VA Press: Biology Teacher Studies Salamanders
This is a Press Information page entitled VA Press: Biology Teacher Studies Salamanders within the Press / News Items section of Caudata.org --- HERALD COURIER (Bristol, Virginia) 08 July 08 Biology Teacher Studies Salamanders (Timothy Cama) Whitetop, Va.: It was so cold on Whitetop Mountain last Tuesday that ...
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Our Roving Correspondent
VA Press: Biology Teacher Studies Salamanders
HERALD COURIER (Bristol, Virginia) 08 July 08 Biology Teacher Studies Salamanders (Timothy Cama)
Whitetop, Va.: It was so cold on Whitetop Mountain last Tuesday that those gathered for a salamander hunt could see their breath.
Kevin Hamed, an assistant biology professor at Virginia Highlands Community College in Abingdon, estimated that the temperature was in the low 40s. It was far warmer the last time Hamed’s Biology 101 students went to Whitetop to assist him in his study of salamander populations near Whitetop Creek, which flows down the mountain.
Nearly 20 students came prepared with jackets or sweatshirts, but a few only wore shorts and light shirts.
“Go!” yelled Hamed, and students repeated the command, making sure everyone got the message down the 250 feet of measuring tape he placed in through the woods.
Students searched under leaves, rotting logs, rocks and even in soil to find salamanders, put them in plastic bags and record their location relative to the creek. The occasional scream or cheer meant that one more of the tiny amphibians had been found.
Throughout the next eight years or so, Hamed will lead scores, probably hundreds, of students on such trips both to Whitetop and to the South Holston Weir Dam on the South Fork of the Holston River in Tennessee. The study is in its second year, and Hamed works on the project from spring until early fall.
With help from VHCC students, along with students from John Battle and Abingdon high schools in Washington County, Va., and East Tennessee State University in Johnson City, Tenn., Hamed hopes to track not just the numbers of salamanders, but also their locations, species and sizes.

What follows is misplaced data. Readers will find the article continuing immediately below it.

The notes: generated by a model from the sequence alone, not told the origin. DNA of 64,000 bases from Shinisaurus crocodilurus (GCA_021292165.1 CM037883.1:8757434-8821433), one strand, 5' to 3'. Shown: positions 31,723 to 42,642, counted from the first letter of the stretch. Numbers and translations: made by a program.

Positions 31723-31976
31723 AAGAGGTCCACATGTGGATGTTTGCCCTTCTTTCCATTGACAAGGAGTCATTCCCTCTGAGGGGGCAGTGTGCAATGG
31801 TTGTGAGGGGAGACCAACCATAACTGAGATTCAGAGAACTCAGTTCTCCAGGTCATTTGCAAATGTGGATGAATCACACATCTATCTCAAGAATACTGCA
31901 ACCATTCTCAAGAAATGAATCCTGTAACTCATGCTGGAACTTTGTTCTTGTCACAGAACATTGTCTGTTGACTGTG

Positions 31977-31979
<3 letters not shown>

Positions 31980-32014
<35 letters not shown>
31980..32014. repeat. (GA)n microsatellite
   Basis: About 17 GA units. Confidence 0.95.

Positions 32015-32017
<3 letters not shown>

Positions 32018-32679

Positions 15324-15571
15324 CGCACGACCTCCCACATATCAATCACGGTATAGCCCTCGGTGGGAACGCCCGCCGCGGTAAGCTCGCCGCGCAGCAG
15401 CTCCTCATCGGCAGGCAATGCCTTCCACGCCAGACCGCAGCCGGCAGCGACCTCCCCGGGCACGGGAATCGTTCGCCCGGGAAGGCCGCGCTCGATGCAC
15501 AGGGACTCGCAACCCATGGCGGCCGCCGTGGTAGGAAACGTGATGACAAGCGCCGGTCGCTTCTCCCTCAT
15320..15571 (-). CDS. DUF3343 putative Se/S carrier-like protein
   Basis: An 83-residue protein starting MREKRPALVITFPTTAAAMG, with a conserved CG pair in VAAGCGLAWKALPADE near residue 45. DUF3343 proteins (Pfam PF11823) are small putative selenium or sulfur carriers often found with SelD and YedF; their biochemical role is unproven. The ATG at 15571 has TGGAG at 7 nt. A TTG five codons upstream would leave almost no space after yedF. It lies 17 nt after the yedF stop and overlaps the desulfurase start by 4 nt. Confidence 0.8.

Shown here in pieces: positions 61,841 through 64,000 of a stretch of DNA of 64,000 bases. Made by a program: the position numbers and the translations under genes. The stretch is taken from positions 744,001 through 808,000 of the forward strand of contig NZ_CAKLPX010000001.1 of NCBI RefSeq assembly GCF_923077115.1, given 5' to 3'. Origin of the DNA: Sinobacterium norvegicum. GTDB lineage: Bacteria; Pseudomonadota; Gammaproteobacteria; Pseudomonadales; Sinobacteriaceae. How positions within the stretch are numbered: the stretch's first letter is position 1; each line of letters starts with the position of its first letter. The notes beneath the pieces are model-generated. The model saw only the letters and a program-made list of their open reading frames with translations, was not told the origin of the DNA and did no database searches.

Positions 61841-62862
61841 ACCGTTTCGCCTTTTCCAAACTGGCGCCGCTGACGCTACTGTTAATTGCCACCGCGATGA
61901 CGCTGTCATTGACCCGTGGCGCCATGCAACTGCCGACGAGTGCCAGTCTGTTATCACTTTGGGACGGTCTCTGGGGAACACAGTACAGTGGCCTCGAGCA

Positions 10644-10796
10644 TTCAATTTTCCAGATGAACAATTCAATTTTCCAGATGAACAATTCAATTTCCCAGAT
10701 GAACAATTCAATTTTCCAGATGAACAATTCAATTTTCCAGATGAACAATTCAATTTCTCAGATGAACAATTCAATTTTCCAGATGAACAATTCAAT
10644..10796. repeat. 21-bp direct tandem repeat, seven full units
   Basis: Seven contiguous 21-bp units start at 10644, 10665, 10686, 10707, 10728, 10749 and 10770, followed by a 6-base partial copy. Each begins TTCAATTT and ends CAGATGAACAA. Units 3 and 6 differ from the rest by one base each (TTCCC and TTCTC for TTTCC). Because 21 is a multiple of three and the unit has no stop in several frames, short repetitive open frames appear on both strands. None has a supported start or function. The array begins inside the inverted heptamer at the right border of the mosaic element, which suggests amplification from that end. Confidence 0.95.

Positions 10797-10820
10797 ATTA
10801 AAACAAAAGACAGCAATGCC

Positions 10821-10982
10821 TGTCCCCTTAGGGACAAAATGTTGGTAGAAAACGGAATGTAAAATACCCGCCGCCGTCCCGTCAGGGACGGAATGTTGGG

Hamed also tracks the frequency of ranavirus, a fatal virus that can spread across amphibians such as frogs, toads and salamanders. He takes a tail sample from each salamander to be sent to the University of Tennessee in Knoxville, Tenn., for testing.
“You have to turn it over,” Hamed said, overturning a rotting log, which then started to roll down the steep incline of the forest. He warned students before they began searching that they shouldn’t overturn anything they couldn’t catch.
“Do as I say, not as I do,” Hamed responded to laughing onlookers.
Hamed rigorously controls his study. Each day’s search, which studies a different altitude – 5,000 feet above sea level on Tuesday – must add up to eight man hours. For a class of 18 students, that meant students had to search for 26 minutes.
Students could only search within 250 feet of the creek, and within 5 feet of the measuring tape.
Hamed is continuing the research of James Organ, a biologist who tracked salamander populations on Whitetop in the 1950s, 1970s and 1990s.
Organ, now retired, lives in southern Virginia, and has guided Hamed through much of the work he has done so far.
“I’m very honored to follow in Dr. Organ’s footsteps,” he said.
By comparing his data with the data sets from Organ’s studies, Hamed hopes to track changes in salamander populations over the decades. Pollution, disease, threats from other species and a number of other factors could play into population changes, but Hamed suspects that climate change may be the biggest factor.
For his use of GPS technology, dataloggers, tracking tags and other equipment in the study, Hamed won the Innovative Use of Technology Award earlier this year at the Virginia Community College System’s New Horizon Conference.
Hamed uses GPS to track altitudes and habitat locations, dataloggers to track habitat temperatures and sometimes tags salamanders to track their movement. He enters all the data into computer programs, which he plans to use to track trends and changes.
“They were far more abundant last time,” said Ryan Ward, an environmental science major from Abingdon. Hamed attributed the slim numbers, in comparison with their last trip at a lower altitude, to the cold temperature and sparse tree cover.
Ward, along with liberal arts major Ricky Powers of Meadowview, found four salamanders Tuesday, while the class picked up a total of 21.
Hamed hopes that in the decades to follow, he or a successor might be able to continue the study and biologists can use the results to track long-term trends in salamanders.
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